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Ban: What Happens
Trump’s tweets and declarations could become evidence in court of what he intends to accomplish with the order.
In December 2015, responding to the San Bernardino shootings that killed 14 people, Trump called for a “total
and complete shutdown of Muslims entering the United States,” a position he tweaked a few months later by
suggesting that immigration be suspended from “any nation that has been compromised by terrorism.”
Trump’s argument that the order wasn’t about religion may have been undermined by former New York Mayor
Rudy Giuliani, who told Fox News on Jan. 28 that Trump wanted a “Muslim ban” and asked him to assemble a
commission to figure out how to do it legally. Giuliani said the commission recommended the order focus not on
religion but on “areas of the world that create danger for us. ... Perfectly legal, perfectly sensible.”
Theodore Ruger, dean of the University of Pennsylvania Law School, says Trump’s comments that the order
doesn’t target Muslims may be immaterial. “It’s possible to challenge government action as discriminatory to a
particular religion even if there’s no mention of that religion,” says Ruger.
Justice Department lawyers defending the executive order can argue that federal law gives the president broad
authority to exclude noncitizens “who would be detrimental to the interests of the United States.” “No judge can
look at the order and analyze it as a Muslim ban because the vast majority of Muslims around the world are not
affected,” says Jonathan Turley, a law professor at George Washington University. Eugene Volokh, a professor at
UCLA School of Law, says that judges could interpret the order as targeting people from countries where “jihadist
sentiments” are common, which could give Trump legal cover.
Ironically, Democrats, in fighting the order, may echo concerns voiced repeatedly by Republicans under the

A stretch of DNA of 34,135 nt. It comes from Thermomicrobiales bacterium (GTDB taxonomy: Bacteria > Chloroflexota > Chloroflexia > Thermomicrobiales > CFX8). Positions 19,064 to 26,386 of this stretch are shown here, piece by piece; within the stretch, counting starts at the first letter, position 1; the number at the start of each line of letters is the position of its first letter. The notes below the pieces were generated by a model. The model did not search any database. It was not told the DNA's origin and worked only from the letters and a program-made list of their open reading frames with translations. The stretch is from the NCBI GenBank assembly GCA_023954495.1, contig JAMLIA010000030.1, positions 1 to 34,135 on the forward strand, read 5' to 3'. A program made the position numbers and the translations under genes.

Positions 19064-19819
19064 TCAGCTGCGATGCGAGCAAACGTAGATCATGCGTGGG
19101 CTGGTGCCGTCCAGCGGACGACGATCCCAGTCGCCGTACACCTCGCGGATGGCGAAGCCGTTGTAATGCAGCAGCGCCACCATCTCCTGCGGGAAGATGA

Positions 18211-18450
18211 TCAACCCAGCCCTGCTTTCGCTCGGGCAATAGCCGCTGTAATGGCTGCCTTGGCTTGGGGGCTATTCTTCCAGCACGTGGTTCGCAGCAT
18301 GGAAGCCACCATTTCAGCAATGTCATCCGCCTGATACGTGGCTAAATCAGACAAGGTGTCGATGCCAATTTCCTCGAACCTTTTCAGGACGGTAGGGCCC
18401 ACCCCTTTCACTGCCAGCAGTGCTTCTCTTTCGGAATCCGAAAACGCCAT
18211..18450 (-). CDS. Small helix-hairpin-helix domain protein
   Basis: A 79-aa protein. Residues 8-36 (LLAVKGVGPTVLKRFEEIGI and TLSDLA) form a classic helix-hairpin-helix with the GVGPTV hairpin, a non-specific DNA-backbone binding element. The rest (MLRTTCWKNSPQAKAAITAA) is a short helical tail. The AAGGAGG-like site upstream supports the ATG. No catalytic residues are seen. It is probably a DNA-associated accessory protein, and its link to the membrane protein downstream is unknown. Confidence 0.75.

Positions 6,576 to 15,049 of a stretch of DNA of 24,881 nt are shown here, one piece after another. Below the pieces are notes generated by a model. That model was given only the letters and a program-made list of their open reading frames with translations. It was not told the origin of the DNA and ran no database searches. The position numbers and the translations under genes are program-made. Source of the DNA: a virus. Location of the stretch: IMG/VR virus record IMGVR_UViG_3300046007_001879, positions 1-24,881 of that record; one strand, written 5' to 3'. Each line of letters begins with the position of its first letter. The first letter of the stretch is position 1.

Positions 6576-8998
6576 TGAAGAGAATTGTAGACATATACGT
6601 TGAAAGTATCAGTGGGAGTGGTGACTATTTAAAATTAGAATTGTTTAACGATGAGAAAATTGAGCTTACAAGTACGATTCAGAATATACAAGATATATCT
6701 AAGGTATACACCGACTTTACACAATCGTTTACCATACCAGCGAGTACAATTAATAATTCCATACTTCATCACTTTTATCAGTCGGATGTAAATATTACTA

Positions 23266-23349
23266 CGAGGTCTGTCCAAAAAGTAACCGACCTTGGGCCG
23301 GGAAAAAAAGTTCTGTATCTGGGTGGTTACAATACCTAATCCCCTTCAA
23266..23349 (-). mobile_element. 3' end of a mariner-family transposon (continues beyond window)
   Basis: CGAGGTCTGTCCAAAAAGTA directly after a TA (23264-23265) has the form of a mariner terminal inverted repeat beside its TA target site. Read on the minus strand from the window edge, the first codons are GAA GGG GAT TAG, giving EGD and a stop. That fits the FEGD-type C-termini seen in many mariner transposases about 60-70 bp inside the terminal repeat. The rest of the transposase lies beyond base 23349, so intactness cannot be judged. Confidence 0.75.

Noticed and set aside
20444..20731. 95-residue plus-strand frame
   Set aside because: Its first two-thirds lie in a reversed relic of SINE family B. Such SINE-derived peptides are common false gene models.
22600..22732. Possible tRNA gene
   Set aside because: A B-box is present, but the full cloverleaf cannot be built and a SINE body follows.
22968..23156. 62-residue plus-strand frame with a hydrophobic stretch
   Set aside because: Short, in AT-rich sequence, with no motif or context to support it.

Obama administration that the executive branch exerts too much power. Republican-led states frequently sued the
federal government over President Obama’s executive orders on pollution regulation, overtime pay, and
immigration policy. In 2014, Texas led an attack on Obama’s immigration reforms, which would have sheltered
more than 4 million undocumented immigrants from deportation and provided them with work permits that could
have led to federal benefits such as Medicaid and Social Security.
The federal judge presiding over the case said he doubted Obama had the authority to unilaterally alter
immigration policy and blocked the programs until he could decide if they were legal. A deadlocked Supreme Court
refused to lift the injunction last summer, effectively ending the case.
Typically Congress sets long-term immigration policy and could reject Trump’s immigration ban. That’s unlikely with
a Republican majority in both houses. Some GOP senators, however, including John McCain of Arizona, Bob
Corker of Tennessee, and Lindsey Graham of South Carolina, have criticized the order for being hastily
implemented and for sending the wrong message to allied countries.
The Senate’s consideration of the Gorsuch nomination will undoubtedly be complicated by the immigration order.
Gorsuch, 49, has served on the federal appeals court in Denver since 2006. His best-known cases were religious-
rights disputes that ultimately reached the Supreme Court. Gorsuch sided with Hobby Lobby Stores, whose owners
objected to providing birth-control coverage required under Obamacare. But Gorsuch is a critic of a Reagan-era
judicial doctrine that helped bolster the power of the executive branch.
This original article can be found here: